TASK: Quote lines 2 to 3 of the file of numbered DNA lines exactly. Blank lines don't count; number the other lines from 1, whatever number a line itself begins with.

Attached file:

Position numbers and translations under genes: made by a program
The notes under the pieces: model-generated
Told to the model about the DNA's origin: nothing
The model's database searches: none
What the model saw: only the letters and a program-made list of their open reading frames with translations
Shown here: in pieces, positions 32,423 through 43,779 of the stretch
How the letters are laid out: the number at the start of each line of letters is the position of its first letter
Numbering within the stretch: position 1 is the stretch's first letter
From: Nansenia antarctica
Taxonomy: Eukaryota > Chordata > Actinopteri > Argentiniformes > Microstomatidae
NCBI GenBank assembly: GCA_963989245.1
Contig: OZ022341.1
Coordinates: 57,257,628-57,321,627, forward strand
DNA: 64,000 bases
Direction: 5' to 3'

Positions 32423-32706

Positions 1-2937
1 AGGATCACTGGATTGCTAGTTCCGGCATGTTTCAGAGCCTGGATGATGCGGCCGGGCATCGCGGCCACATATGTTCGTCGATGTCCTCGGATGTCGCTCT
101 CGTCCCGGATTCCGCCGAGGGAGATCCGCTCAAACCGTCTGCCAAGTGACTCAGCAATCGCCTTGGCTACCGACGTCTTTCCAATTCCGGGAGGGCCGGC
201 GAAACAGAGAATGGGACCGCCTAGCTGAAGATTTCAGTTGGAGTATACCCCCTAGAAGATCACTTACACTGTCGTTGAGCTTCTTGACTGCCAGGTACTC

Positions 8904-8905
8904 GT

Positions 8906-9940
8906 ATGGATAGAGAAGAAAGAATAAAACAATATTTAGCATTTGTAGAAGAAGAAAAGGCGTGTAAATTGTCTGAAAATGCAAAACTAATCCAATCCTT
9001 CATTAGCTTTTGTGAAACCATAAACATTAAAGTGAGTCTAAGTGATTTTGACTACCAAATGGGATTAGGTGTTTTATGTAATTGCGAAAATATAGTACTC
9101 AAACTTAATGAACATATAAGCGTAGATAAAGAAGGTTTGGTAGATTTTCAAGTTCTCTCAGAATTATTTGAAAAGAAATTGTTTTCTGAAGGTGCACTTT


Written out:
The notes under the pieces: model-generated
Told to the model about the DNA's origin: nothing